BBC: People Willing to Sacrifice to Combat Global Warming

The BBC conducted a large-scale survey of 22,000 people in 21 countries and found widespread support for curtailing lifestyle in to fight global warming. Note that this survey was conducted before the news of the extraordinary Arctic summer ice melt, which could have shifted opinion further in the direction of taking action.

Of course, the flaw in this analysis is that no similar survey has been made of corporate executives…..

From the BBC:

Four out of five people indicated they were prepared to change their lifestyle – even in the US and China, the world’s two biggest emitters of carbon dioxide.

Opinion was split over tax rises on oil and coal – 44% against, 50% in favour.

Support would rise if the cash was used to boost efficiency and find new energy sources, the poll suggested.

BBC environment reporter Matt McGrath says the poll suggests that in many countries people are more willing than their governments to contemplate serious changes to their lifestyles to combat global warming.

Overall, 83% of respondents throughout the world agreed that individuals would definitely or probably have to make lifestyle changes to reduce the amount of climate-changing gases they produce.

In almost all countries in Europe, and in the US, most people said they believed the cost of fuels that contribute most to climate change would have to increase.

The only exceptions were Italy and Russia, where significant numbers of people believed that increases in the price of energy would not be needed.

The pollsters suggested that high energy costs in both countries could have put people off the idea of increasing prices even further.

Attitudes to rising energy costs in Asia and Africa were more varied.

Large majorities in China said higher energy costs were necessary – although the BBC’s Dan Griffiths, in Beijing, pointed out that people interviewed over the telephone were unlikely to contradict official policy.

In South Korea and India, the majorities in favour of higher prices were much smaller.

And in Nigeria, 52% of the respondents said they did not think higher fuel costs would be necessary to combat global warming.

Opinions were divided on proposals to increase taxes on fossil fuels.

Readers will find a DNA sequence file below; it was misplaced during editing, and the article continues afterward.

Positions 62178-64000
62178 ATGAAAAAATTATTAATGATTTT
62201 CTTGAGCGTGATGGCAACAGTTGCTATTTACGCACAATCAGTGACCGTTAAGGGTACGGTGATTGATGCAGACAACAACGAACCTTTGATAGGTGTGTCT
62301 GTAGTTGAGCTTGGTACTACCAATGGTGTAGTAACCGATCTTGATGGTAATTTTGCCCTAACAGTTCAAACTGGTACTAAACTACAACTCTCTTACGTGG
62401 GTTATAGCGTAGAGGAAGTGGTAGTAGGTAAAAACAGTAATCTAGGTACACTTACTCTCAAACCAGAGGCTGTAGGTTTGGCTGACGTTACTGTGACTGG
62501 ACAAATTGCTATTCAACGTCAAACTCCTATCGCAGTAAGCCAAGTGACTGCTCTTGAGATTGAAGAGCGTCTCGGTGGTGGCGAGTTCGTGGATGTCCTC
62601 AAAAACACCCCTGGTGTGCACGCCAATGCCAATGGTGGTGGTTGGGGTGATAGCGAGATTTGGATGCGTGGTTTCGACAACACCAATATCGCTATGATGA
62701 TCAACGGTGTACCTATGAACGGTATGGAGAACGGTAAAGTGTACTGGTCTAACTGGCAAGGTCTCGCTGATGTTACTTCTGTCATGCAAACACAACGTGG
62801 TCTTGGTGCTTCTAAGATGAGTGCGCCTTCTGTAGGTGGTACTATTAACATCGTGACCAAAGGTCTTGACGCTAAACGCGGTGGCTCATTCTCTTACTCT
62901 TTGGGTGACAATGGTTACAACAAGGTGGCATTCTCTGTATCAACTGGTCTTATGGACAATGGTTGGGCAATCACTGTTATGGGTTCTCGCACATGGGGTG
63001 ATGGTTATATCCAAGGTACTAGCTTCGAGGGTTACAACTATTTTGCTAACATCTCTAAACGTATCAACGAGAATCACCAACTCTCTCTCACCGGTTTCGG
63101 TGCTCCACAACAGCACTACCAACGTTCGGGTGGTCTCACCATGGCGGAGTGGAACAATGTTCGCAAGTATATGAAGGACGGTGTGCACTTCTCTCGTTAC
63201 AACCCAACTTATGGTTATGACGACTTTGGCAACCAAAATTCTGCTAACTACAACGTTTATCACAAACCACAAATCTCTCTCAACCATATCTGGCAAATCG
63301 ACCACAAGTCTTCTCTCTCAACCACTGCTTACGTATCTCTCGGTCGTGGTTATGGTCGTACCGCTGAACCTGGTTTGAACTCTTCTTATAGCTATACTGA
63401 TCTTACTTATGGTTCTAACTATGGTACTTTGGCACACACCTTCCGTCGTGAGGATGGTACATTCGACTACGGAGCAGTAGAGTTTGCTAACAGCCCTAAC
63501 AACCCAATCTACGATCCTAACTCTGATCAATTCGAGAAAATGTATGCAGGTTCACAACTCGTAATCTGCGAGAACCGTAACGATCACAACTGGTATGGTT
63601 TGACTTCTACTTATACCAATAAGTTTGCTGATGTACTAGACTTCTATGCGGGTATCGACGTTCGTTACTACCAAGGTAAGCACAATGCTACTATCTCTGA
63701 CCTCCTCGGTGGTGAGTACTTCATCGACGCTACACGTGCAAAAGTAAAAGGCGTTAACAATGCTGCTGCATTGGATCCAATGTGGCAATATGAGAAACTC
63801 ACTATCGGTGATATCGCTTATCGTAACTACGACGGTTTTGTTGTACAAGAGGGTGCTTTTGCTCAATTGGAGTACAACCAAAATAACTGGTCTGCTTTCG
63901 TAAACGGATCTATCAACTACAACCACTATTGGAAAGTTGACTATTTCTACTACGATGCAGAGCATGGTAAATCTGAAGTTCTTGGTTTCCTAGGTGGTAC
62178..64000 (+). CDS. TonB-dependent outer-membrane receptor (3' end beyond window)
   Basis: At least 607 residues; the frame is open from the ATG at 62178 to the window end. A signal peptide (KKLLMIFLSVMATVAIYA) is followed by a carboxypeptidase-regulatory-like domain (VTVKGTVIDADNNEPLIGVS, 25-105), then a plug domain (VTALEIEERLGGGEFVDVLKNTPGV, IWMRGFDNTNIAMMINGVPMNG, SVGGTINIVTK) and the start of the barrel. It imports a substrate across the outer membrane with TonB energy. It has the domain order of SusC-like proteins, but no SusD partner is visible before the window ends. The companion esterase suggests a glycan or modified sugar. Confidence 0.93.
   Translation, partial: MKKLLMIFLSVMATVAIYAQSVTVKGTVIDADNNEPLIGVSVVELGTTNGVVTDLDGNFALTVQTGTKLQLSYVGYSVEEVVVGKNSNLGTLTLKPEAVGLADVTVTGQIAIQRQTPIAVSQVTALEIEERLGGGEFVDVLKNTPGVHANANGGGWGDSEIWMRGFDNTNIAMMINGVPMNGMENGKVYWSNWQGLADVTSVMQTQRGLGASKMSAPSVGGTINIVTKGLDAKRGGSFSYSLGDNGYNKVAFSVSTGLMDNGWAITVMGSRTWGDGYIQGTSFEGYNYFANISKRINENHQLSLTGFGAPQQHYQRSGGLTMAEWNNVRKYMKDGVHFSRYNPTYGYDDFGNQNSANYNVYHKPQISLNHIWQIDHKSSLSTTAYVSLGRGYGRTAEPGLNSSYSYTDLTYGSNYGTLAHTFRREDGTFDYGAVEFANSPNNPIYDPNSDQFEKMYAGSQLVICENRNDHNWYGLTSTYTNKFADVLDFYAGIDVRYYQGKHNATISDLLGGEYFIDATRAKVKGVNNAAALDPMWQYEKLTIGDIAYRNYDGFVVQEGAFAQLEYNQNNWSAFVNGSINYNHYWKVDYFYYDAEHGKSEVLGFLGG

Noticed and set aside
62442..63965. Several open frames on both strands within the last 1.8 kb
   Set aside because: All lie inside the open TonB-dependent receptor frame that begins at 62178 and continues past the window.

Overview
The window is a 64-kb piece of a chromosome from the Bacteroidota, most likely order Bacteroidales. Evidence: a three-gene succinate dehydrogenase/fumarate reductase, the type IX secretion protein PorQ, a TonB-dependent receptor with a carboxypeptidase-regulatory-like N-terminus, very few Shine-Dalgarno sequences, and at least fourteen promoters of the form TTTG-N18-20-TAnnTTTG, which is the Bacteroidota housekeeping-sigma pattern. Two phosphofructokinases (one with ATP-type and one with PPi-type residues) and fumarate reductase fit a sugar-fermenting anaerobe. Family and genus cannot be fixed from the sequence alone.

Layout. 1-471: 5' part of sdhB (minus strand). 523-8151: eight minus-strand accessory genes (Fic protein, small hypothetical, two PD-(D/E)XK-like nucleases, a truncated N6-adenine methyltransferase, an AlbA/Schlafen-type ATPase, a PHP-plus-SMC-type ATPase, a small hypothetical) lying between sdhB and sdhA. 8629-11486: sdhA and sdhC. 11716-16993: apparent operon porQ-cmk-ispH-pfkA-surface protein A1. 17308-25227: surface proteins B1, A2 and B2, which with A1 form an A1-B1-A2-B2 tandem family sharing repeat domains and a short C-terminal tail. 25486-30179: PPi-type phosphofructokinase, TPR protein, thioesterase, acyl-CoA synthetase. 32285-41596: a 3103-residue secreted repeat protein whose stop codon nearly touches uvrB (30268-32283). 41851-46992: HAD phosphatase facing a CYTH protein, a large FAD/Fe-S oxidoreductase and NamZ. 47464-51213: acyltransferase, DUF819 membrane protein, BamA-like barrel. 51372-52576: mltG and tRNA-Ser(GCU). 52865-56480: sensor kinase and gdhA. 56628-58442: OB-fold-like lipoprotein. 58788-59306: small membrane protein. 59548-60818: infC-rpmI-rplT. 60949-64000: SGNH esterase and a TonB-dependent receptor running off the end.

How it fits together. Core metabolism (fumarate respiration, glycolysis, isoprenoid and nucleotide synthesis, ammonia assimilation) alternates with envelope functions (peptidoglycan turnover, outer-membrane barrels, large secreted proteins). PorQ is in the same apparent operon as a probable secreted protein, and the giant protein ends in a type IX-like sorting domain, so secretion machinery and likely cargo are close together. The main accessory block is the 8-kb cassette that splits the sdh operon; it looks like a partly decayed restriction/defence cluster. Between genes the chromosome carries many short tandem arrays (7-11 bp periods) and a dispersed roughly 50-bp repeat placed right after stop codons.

Worldwide, 50% are in favour and 44% are opposed.

The Chinese are the most enthusiastic when it comes to energy taxes – 85% of those polled saying they were in favour, 24 percentage points more than in the next most-supportive countries.

In the rest of the world, narrow majorities – and sometimes minorities – favoured higher energy taxes.

However, when people opposed to energy taxes were asked whether their opinion would change if the revenue from the taxes were used to increase energy efficiency or develop cleaner fuel, large majorities in every country were in favour of higher taxes.

And when those opposed to higher taxes were asked whether they would change their minds if other taxes were reduced in order to keep their total tax burden the same, the survey again discovered large majorities in every country in favoured of higher green taxes.

“This poll clearly shows that people are much more ready to endure their share of the burden than most politicians grant,” said Doug Miller, director of Globescan, the polling company that conducted the survey on behalf of the BBC.

Globescan interviewed 22,182 people in the UK, Australia, Brazil, Canada, Chile, China, Egypt, France, Germany, India, Indonesia, Italy, Kenya, Mexico, Nigeria, the Philippines, Russia, South Korea, Spain, Turkey, and the United States.

Interviews were conducted face-to-face or by telephone between 29 May 29 and 26 July 2007.

The detailed survey results are here.

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    There are some obvious reasons not to trust polls of this nature.